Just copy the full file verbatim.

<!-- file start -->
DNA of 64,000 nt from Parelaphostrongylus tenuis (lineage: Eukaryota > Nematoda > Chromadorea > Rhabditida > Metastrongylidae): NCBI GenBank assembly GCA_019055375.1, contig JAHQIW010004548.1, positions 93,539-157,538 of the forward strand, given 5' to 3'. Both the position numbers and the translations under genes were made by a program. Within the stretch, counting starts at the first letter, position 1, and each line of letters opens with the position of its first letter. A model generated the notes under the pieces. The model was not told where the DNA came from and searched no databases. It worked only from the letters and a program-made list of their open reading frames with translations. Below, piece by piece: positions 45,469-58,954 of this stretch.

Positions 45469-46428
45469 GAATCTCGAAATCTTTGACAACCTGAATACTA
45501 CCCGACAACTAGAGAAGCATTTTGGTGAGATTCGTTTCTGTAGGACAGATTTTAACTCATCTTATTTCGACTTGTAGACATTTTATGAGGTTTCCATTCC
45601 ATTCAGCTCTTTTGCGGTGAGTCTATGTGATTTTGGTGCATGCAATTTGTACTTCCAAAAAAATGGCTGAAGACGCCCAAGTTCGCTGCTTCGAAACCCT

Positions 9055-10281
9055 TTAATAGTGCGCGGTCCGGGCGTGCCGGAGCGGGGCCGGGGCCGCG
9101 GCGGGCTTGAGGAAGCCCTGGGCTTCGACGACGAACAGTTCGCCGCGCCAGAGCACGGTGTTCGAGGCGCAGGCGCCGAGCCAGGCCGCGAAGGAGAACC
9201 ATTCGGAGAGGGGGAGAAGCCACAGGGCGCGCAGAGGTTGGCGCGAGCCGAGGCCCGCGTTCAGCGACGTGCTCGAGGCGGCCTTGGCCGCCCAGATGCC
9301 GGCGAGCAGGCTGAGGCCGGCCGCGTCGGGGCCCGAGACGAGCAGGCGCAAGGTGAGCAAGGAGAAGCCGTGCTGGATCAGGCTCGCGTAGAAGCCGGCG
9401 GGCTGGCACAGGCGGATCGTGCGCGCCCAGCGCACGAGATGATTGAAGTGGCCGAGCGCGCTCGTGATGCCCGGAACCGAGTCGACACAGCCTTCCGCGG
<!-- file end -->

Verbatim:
DNA of 64,000 nt from Parelaphostrongylus tenuis (lineage: Eukaryota > Nematoda > Chromadorea > Rhabditida > Metastrongylidae): NCBI GenBank assembly GCA_019055375.1, contig JAHQIW010004548.1, positions 93,539-157,538 of the forward strand, given 5' to 3'. Both the position numbers and the translations under genes were made by a program. Within the stretch, counting starts at the first letter, position 1, and each line of letters opens with the position of its first letter. A model generated the notes under the pieces. The model was not told where the DNA came from and searched no databases. It worked only from the letters and a program-made list of their open reading frames with translations. Below, piece by piece: positions 45,469-58,954 of this stretch.

Positions 45469-46428
45469 GAATCTCGAAATCTTTGACAACCTGAATACTA
45501 CCCGACAACTAGAGAAGCATTTTGGTGAGATTCGTTTCTGTAGGACAGATTTTAACTCATCTTATTTCGACTTGTAGACATTTTATGAGGTTTCCATTCC
45601 ATTCAGCTCTTTTGCGGTGAGTCTATGTGATTTTGGTGCATGCAATTTGTACTTCCAAAAAAATGGCTGAAGACGCCCAAGTTCGCTGCTTCGAAACCCT

Positions 9055-10281
9055 TTAATAGTGCGCGGTCCGGGCGTGCCGGAGCGGGGCCGGGGCCGCG
9101 GCGGGCTTGAGGAAGCCCTGGGCTTCGACGACGAACAGTTCGCCGCGCCAGAGCACGGTGTTCGAGGCGCAGGCGCCGAGCCAGGCCGCGAAGGAGAACC
9201 ATTCGGAGAGGGGGAGAAGCCACAGGGCGCGCAGAGGTTGGCGCGAGCCGAGGCCCGCGTTCAGCGACGTGCTCGAGGCGGCCTTGGCCGCCCAGATGCC
9301 GGCGAGCAGGCTGAGGCCGGCCGCGTCGGGGCCCGAGACGAGCAGGCGCAAGGTGAGCAAGGAGAAGCCGTGCTGGATCAGGCTCGCGTAGAAGCCGGCG
9401 GGCTGGCACAGGCGGATCGTGCGCGCCCAGCGCACGAGATGATTGAAGTGGCCGAGCGCGCTCGTGATGCCCGGAACCGAGTCGACACAGCCTTCCGCGG